Masters of atoms
Dr. Tess Smidt
One of humanity’s greatest feats is its increasing ability to understand and manipulate matter. Yet as far as we’ve come, from the Stone Age to the Information Age, we are far from mastering matter in its most fundamental form — the atom.
Like toddlers, puppies, and other small things, atoms are uncooperative. Putting atoms where you want them and seeing where they actually ended up is really hard. Because of this, I hung up my lab coat in graduate school to see if I could make progress on these problems using computers.
Given an arrangement of atoms, scientists can predict its properties using existing computational tools. The challenge is, how do we invent new, useful arrangements that are worth experimental efforts?
Just as written language is not all combinations of letters, spaces, and punctuation, atoms do not form random arrangements. They form recurring geometric patterns at many length scales.
But, the rules of this atomistic language are complex and very hard to write down. Valid geometries have to satisfy quantum mechanics, and quantum mechanics is a harsh design critic.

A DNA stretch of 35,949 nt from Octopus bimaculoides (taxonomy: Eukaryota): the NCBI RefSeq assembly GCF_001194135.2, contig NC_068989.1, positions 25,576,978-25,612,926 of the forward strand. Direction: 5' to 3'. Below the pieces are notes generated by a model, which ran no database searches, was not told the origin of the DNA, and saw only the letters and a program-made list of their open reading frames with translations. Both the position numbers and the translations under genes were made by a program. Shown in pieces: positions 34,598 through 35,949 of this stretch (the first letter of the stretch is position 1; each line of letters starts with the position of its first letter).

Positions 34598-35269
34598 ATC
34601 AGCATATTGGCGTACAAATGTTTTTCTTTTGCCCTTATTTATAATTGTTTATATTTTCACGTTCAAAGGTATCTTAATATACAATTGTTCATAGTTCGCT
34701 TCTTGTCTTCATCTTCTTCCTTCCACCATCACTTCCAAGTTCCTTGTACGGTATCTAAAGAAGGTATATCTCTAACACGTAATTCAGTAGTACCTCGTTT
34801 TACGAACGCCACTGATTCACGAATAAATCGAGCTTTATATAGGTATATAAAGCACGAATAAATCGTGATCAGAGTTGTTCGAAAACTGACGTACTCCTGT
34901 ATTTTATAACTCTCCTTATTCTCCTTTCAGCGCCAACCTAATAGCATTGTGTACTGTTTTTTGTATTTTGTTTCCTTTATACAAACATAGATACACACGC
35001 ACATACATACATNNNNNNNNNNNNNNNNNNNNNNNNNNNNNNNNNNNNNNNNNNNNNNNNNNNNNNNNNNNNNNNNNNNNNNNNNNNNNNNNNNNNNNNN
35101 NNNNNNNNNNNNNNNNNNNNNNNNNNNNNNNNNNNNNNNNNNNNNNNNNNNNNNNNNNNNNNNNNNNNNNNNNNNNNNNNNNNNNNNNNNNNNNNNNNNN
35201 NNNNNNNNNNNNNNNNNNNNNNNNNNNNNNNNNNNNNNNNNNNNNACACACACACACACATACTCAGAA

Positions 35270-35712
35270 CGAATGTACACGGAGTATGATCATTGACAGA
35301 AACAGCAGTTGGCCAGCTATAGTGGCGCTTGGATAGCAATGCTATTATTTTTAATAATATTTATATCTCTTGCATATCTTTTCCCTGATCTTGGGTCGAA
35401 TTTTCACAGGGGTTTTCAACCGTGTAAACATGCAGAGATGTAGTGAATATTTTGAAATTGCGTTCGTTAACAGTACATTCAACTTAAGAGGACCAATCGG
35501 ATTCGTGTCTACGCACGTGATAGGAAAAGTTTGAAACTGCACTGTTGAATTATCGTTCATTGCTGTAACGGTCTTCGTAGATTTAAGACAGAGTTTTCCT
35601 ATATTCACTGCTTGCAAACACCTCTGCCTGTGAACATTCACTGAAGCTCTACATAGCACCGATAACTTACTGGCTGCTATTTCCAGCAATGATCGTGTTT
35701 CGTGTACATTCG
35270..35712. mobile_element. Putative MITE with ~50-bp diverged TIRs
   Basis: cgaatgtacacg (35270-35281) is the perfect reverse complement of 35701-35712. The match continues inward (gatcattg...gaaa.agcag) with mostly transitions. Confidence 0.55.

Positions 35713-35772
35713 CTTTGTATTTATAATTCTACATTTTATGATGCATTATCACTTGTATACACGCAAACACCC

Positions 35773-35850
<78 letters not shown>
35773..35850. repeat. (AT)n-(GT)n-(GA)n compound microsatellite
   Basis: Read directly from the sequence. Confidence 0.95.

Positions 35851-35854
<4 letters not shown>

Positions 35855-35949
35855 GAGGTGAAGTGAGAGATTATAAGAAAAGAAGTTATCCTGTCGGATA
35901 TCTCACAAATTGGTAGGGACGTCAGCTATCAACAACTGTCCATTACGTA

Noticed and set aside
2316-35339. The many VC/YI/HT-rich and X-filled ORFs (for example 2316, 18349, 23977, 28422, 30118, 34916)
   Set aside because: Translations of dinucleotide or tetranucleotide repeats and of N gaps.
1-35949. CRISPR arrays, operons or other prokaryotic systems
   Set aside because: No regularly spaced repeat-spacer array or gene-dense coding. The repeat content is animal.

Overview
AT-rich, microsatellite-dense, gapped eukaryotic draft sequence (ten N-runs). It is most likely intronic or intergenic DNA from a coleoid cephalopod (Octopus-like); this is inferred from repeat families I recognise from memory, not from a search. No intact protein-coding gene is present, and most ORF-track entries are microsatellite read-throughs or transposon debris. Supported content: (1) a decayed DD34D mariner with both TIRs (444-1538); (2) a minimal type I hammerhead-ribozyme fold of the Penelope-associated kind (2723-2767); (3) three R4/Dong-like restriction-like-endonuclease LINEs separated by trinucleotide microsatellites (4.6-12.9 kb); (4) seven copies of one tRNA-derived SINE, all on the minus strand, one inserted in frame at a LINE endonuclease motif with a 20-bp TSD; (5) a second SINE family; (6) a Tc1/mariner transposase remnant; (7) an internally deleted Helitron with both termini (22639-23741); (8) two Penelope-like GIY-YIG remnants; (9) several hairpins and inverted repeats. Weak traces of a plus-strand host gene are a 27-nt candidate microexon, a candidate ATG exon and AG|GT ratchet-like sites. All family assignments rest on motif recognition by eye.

I set out to build an algorithm that can learn the language of atomic arrangements using a machine learning technique called deep learning. If this program can observe and understand the geometric patterns we've seen in experiments, it can suggest new ways of combining these patterns.
Deep learning algorithms and the neural networks they’re made of are top performers in translating text and identifying whether an image contains cats. However, existing deep learning algorithms are not built for handling geometry.
If I take your favorite molecule (such as water), and rotate it -- you and I know it’s the same thing, but a neural networks will think it is an entirely different object.
To fix this problem, I built a new type of neural network that can identify the same geometric pattern in any orientation or location after seeing only one example.
This property makes these networks useful beyond my initial goal of producing new atomic geometries.
These networks can efficiently emulate expensive physics simulations because they are guaranteed to obey the symmetries of physics.
For example, using these networks, I can predict quantum mechanical properties of a given arrangement of atoms six orders of magnitude faster than before. In the time of this talk, I could’ve done all the supercomputer calculations I did during my entire Ph.D.
Right now I'm building networks to generate new atomic structures that we have never seen before, which may help guide the notorious challenge of making and measuring new materials. It’s my hope that with these tools in hand — we are well on our way to becoming masters of atoms.